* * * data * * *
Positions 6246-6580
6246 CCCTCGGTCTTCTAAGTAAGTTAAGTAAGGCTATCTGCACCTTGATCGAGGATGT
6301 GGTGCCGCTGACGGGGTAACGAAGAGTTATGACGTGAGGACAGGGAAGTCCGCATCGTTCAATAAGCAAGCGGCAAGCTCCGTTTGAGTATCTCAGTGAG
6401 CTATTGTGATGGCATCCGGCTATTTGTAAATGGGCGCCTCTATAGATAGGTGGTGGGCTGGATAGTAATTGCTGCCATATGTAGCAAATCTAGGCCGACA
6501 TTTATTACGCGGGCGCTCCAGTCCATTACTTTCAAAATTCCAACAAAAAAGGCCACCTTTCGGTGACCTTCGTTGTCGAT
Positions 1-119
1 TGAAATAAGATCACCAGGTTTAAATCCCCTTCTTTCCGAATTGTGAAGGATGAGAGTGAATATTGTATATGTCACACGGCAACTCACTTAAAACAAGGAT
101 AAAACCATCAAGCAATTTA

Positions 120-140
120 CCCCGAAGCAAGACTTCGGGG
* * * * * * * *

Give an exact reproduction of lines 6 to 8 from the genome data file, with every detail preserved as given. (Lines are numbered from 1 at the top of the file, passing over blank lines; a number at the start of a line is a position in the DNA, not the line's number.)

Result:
Positions 1-119
1 TGAAATAAGATCACCAGGTTTAAATCCCCTTCTTTCCGAATTGTGAAGGATGAGAGTGAATATTGTATATGTCACACGGCAACTCACTTAAAACAAGGAT
101 AAAACCATCAAGCAATTTA